After 20 years caring for her father, woman with cancer now must re-connect with her trashy sister and nephews she's never met after being diagnosed. Her love helps the angry teen nephew, and her sister learns to relate to people.
Vicenarian Richard travels to Thailand and finds himself in possession of a strange map. Rumours state that it leads to a solitary beach paradise, a tropical bliss. Excited and intrigued, he sets out to find it.
After his father's death, Gilbert has to care for his mentally-disabled brother, Arnie, and his morbidly obese mother. This situation is suddenly challenged though, when love unexpectedly walks into his life.
Ellen, an unknown female gunslinger rides into a small, dingy and depressing prairie town with a secret as to her reason for showing up. Shortly after her arrival, a local preacher, Cort, is thrown through the saloon doors while townfolk are signing up for a gun competition. The pot is a huge sum of money and the only rule: that you follow the rules of the man that set up the contest, Herod. Herod is also the owner, leader, and "ruler" of the town. Seems he's arranged this little gun-show-off so that the preacher (who use to be an outlaw and rode with Herod) will have to fight again. Cort refuses to ever use a gun to kill again and Herod, acknowledging Cort as one of the best, is determined to alter this line of thinking ... even if it gets someone killed ...Written by
The title "The Quick and the Dead" comes from the King James translation of the Bible, I Peter 4:5, which admonishes the believer from behaving like pagans, "who shall give account to him [Christ] that is ready to judge the quick and the dead." The phrase became better known in English as part of the Apostle's Creed, a Christian doctrine which appears to date back (at least in partial form) to the second century. The Creed, as translated in the Book of Common Prayer for the Church of England, states that Christ "...ascended into heaven, and sitteth on the right hand of God the Father Almighty; from thence he shall come to judge the quick and the dead." In both cases, the word "quick" is a more archaic use meaning "living" (in modern parlance, the "quick of the fingernails" is a rare instance of the older meaning); however, the movie title clearly plays off the double-meaning, in that there are two kinds of gunslingers: quick (meaning both fast and alive) and dead. See more »
During the gunfight between Ellen and Cort, there is a close up shot of Ellen's eyes including her contact lenses. See more »
Is it possible? Is it possible to improve on _perfection_?
See more »
During the dinner scene with Herod and Ellen, he gives two different versions of his family history. In one, he says that his father found out his mother was unfaithful, and infers that he killed her. In the other version, he says his father was a judge who made him and his mother watch hangings. One day, his father decided there was too much evil in the world, so he put one bullet in a gun and pointed it at his wife, his son, and himself in turns, pulling the trigger each time. He ended up "blowing out the back of his head." See more »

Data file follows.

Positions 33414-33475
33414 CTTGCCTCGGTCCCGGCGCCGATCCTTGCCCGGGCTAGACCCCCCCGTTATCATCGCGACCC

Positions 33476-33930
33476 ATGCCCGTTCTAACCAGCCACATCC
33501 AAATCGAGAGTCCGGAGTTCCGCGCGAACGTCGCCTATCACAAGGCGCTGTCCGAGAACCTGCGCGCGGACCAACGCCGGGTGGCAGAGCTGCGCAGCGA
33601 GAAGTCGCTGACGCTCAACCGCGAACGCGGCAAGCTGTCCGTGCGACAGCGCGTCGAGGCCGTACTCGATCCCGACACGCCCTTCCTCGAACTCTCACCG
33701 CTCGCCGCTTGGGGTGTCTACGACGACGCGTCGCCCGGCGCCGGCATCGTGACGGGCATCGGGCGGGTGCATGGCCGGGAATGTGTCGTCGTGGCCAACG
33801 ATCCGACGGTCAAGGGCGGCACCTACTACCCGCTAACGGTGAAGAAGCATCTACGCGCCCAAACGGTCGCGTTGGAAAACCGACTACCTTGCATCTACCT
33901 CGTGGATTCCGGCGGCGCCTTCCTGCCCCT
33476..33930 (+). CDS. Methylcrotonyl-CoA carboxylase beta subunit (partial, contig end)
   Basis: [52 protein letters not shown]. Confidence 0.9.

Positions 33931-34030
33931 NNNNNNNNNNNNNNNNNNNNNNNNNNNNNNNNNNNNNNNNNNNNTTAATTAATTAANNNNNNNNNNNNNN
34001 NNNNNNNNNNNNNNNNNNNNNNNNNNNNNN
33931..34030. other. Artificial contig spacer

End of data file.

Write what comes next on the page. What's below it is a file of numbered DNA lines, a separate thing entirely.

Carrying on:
"The Quick and the Dead" is a "splatter Western," directed by horror vet Sam Raimi (whose latest, as of this writing, is "Spider-Man," but who cut his teeth on the "Evil Dead" trilogy). It's set in the oh-so-ironically named lawless town of Redemption, a haven of grotesques that gives us an idea what the wild West would've looked like if had been painted, not by Frederic Remington, but by Heironymus Bosch.
In a surfeit of Biblical nomenclature, the town's mayor/owner/capo is named Herod (Gene Hackman at his oiliest, complete with bad hair). Into town there rides a mysterious stranger, not Clint Eastwood this time but Sharon Stone. I'm not the world's biggest Stone fan, but this movie and "Total Recall" indicate that she has her uses in kick-butt action roles that make no demands on her limited thespianic skills. As gunslinger Ellen, she's doubly armed--with a six-shooter, and with an axe to grind; even her "inner child" packs a gun. She enters Herod's to-the-death fast-draw tournament, a no-win, no-exit, potentially no-survivors affair, with an agenda on her mind other than just winning the prize money.
This is an overripe, over-wrought movie, but it mostly works. Raimi all but erases the slim wall between the horror and Western genres: Redemption is another Transylvanian village of simple peasants lorded over by by an evil baron, and the atmosphere--palpably oppressive and claustrophobic--could be cut with a knife. Leonardo di Caprio and veteran character actors Lance Henriksen and Roberts Blossom effectively round out the cast, and the action scenes--exaggerated, mythic, often darkly humorous--deliver. If you're more of a horror fan than a Western fan, this may be the Western for you.
20 of 23 people found this review helpful.
Was this review helpful to you?
| Report this